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Letters of intent are risky business; avoid them

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If you're involved in a negotiation to sell or buy a business, equipment, goods or services, you may be asked to sign a letter of intent (LOI).

Should you? Probably not. Here's why:

LOIs are becoming a more common part of negotiations. Many large companies use LOIs when dealing with small suppliers. They aren't an official contract, just an unofficial indication of your intentions in a negotiation.

The problem: Courts are traditionally unpredictable when it comes to ruling whether an LOI is a binding agreement. And you could be required to follow through on the LOI, even if the court rules that it's not a binding agreement.

Some judges see LOIs as a mix of specifics and ambiguities that make it unclear whether the document is an enforceable contract, so they let juries decide. Some jurors believe that businesses wouldn't draft such a detailed document unless they mean it to be legally binding.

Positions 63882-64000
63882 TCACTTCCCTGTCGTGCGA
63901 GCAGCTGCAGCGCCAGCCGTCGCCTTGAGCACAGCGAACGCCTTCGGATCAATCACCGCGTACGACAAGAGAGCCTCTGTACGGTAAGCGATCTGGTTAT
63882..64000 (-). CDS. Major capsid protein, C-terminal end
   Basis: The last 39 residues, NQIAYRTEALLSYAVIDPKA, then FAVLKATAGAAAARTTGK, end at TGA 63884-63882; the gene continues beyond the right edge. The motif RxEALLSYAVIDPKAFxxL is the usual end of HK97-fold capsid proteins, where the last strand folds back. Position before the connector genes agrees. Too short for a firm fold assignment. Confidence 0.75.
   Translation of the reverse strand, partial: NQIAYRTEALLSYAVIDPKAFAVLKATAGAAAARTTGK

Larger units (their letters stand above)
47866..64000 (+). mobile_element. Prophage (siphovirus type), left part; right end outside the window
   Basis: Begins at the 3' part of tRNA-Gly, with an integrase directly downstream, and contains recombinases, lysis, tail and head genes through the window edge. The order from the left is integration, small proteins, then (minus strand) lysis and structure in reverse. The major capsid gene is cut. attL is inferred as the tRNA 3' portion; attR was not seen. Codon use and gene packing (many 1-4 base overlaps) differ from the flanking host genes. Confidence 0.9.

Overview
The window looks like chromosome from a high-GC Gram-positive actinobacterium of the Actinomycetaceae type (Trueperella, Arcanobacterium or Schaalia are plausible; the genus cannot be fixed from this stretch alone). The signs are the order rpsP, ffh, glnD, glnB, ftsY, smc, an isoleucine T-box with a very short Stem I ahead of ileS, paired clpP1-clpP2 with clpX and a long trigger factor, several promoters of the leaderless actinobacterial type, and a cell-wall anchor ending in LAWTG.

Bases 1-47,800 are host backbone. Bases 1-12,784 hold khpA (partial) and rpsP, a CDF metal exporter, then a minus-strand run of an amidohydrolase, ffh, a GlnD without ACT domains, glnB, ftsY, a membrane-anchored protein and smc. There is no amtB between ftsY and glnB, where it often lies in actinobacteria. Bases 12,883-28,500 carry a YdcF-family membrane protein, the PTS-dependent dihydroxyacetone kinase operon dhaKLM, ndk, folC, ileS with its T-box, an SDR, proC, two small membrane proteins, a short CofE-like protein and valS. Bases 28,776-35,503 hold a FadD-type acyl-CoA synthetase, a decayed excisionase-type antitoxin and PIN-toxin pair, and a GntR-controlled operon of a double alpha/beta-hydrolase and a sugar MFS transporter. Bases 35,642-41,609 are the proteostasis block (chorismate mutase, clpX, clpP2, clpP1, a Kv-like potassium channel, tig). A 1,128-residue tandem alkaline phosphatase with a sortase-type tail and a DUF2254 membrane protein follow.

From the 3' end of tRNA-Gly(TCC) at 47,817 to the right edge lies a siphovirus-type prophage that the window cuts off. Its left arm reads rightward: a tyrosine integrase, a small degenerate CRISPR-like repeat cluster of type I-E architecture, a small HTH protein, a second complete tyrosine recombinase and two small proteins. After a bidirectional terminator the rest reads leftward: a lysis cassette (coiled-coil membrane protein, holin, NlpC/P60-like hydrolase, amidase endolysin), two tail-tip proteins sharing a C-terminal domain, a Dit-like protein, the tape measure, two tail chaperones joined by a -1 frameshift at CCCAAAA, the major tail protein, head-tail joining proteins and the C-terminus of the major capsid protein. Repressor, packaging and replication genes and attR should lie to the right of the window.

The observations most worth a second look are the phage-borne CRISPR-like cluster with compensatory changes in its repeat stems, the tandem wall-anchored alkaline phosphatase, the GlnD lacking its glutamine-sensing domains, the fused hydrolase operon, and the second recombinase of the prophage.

Example: A dispute over an LOI regarding a deal between American Realty Trust (ART) and the Hampstead Group went to court. The court eventually ruled that the LOI wasn't binding because ART's president kept the LOI secret from his fellow executives. But the court did say that the LOI could bar ART from negotiating a deal with other potential partners. (American Realty Trust v. Matisse Partners, No. 03-10462, 5th Cir., 2003)

Advice: Watch out for potential business partners who try to pitch LOIs as tools to mold discussions for a final agreement. You could inadvertently be walking into a binding deal.

Also, don't be fooled by boilerplate LOI disclaimers such as, "does not address all of the terms and conditions to which the parties must agree upon to become binding." LOIs commonly repeat such phrases several times. But that won't offer ironclad legal protection.

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